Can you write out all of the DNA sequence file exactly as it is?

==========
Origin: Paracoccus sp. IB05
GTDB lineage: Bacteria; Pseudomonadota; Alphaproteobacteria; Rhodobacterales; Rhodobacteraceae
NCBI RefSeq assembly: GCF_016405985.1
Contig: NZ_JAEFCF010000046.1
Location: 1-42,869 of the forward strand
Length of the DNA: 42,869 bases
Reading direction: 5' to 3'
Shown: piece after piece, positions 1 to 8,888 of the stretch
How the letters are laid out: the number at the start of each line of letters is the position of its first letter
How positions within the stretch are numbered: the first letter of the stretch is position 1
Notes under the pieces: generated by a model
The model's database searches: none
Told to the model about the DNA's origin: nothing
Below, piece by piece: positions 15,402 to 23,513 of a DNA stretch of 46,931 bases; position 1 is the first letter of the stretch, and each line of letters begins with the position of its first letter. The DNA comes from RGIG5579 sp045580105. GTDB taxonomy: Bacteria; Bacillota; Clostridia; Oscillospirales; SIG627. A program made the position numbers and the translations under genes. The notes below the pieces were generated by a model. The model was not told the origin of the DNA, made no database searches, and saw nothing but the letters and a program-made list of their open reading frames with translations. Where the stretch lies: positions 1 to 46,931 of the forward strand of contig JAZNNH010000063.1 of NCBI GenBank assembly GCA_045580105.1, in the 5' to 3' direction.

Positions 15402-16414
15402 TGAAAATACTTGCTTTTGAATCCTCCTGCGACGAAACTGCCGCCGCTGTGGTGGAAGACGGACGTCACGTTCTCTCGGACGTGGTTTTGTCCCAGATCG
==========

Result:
Origin: Paracoccus sp. IB05
GTDB lineage: Bacteria; Pseudomonadota; Alphaproteobacteria; Rhodobacterales; Rhodobacteraceae
NCBI RefSeq assembly: GCF_016405985.1
Contig: NZ_JAEFCF010000046.1
Location: 1-42,869 of the forward strand
Length of the DNA: 42,869 bases
Reading direction: 5' to 3'
Shown: piece after piece, positions 1 to 8,888 of the stretch
How the letters are laid out: the number at the start of each line of letters is the position of its first letter
How positions within the stretch are numbered: the first letter of the stretch is position 1
Notes under the pieces: generated by a model
The model's database searches: none
Told to the model about the DNA's origin: nothing
Below, piece by piece: positions 15,402 to 23,513 of a DNA stretch of 46,931 bases; position 1 is the first letter of the stretch, and each line of letters begins with the position of its first letter. The DNA comes from RGIG5579 sp045580105. GTDB taxonomy: Bacteria; Bacillota; Clostridia; Oscillospirales; SIG627. A program made the position numbers and the translations under genes. The notes below the pieces were generated by a model. The model was not told the origin of the DNA, made no database searches, and saw nothing but the letters and a program-made list of their open reading frames with translations. Where the stretch lies: positions 1 to 46,931 of the forward strand of contig JAZNNH010000063.1 of NCBI GenBank assembly GCA_045580105.1, in the 5' to 3' direction.

Positions 15402-16414
15402 TGAAAATACTTGCTTTTGAATCCTCCTGCGACGAAACTGCCGCCGCTGTGGTGGAAGACGGACGTCACGTTCTCTCGGACGTGGTTTTGTCCCAGATCG